Modi’s visit to Sri Lanka

March 16, 2015 12:28 am | Updated November 16, 2021 05:13 pm IST

As he >inaugurated the reconstructed Northern Province railway line during his two-day, four-city visit to Sri Lanka, Prime Minister Narendra Modi signalled in more ways than one that he would like to flag off a new start to India-Sri Lanka ties, that could put them on track to the “golden chapter” that he had promised earlier. Mr. Modi has done well to focus on strengthening India’s historical links with Sri Lanka, invoking the ancient ethnic, linguistic and religious ties that bind them. His careful emphasis on India’s support for a “united” Sri Lanka was deeply appreciated given the mistrust in Sri Lanka of perceived Indian intrusiveness, riding on concerns over the Tamil question. Yet, Mr. Modi struck the right resonances during the historic first prime ministerial visit to Jaffna, which clearly >struck a chord with the Sri Lankan Tamil community there. He also stressed the need to go beyond the Thirteenth Amendment in terms of the political empowerment of the Tamil minority. There was another message, equally powerful, in the flagging-off and in the inauguration of a slew of projects: that of an Indian intent to deliver on its promises of development. The rail line is one of the regrettably few major Indian infrastructure projects to have been completed in the post-war period. Projects such as the Kankesanthurai port, the Sampur power plant and the construction of homes have been delayed by tardy Sri Lankan government clearances, but a bulk of the blame for the lack of progress must lie with Indian inefficiency. India cannot cavil at Chinese investment in the island unless it is able to finish its own projects on time.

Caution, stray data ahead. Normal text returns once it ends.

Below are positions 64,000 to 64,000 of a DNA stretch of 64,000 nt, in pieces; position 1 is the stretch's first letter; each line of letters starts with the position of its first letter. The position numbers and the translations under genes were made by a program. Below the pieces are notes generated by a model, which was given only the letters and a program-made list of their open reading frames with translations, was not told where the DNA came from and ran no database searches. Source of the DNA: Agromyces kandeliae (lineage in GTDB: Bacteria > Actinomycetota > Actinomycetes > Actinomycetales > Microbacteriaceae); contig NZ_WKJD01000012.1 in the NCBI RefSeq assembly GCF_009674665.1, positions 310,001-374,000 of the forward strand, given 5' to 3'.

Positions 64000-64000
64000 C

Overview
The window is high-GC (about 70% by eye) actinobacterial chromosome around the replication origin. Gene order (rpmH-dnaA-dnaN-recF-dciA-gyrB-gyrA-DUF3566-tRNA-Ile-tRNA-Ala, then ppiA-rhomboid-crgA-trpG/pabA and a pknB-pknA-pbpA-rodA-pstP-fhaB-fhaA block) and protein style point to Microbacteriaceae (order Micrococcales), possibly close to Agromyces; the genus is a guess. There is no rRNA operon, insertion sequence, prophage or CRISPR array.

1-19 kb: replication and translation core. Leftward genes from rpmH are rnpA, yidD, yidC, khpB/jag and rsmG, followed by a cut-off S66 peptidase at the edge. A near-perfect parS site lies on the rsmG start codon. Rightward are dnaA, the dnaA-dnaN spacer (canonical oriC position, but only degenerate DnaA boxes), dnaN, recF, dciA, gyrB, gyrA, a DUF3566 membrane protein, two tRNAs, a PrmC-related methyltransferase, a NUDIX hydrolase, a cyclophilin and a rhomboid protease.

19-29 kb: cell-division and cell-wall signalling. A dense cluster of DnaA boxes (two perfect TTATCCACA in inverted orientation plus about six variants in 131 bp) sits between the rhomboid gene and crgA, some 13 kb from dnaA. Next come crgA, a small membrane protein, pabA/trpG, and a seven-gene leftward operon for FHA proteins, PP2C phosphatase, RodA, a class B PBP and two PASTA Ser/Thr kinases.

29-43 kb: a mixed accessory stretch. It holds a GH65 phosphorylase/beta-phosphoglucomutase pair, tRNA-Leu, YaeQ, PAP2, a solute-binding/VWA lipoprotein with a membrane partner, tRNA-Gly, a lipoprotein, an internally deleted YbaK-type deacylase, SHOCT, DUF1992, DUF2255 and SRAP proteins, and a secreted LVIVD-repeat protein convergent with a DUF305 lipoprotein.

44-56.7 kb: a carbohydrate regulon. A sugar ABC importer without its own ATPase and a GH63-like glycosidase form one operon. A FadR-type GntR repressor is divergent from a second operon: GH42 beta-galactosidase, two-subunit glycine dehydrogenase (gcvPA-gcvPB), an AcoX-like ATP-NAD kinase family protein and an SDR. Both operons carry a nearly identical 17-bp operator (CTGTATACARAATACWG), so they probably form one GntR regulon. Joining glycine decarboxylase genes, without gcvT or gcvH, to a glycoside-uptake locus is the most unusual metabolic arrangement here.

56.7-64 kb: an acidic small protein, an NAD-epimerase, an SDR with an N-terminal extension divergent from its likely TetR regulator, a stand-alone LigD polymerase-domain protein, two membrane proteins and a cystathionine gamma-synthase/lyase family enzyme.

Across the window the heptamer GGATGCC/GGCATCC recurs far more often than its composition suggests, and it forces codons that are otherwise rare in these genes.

Significantly, during his official meetings the Prime Minister refrained from the kind of showmanship that often hangs over Indian approaches to Sri Lanka, typically signalling an assertion of strategic primacy in the subcontinent and the Indian Ocean region. The >agreements signed in Sri Lanka were minor ones, and already in the pipeline. This could help the Sirisena government ward off allegations of being too India-centric. There were some critical comments in the Sri Lankan media over the fact that four high-level visits between New Delhi and Colombo have taken place in less than 60 days, with one newspaper calling it “too much too soon”. It was possibly this apprehension that was reflected in the controversial remarks on India by Sri Lankan Prime Minister Ranil Wickremesinghe and some other members of his Cabinet just before Mr. Modi’s visit, and the Indian Prime Minister did well in not reacting to them. India must start a fresh chapter with Sri Lanka as that country emerges from a troubled and turbulent phase. Gently offering a hand of friendship while reminding Colombo that its promises to the Tamil minority must be kept, would serve India’s strategic interests well. That would also help enhance India’s image as the leading democracy in the region.

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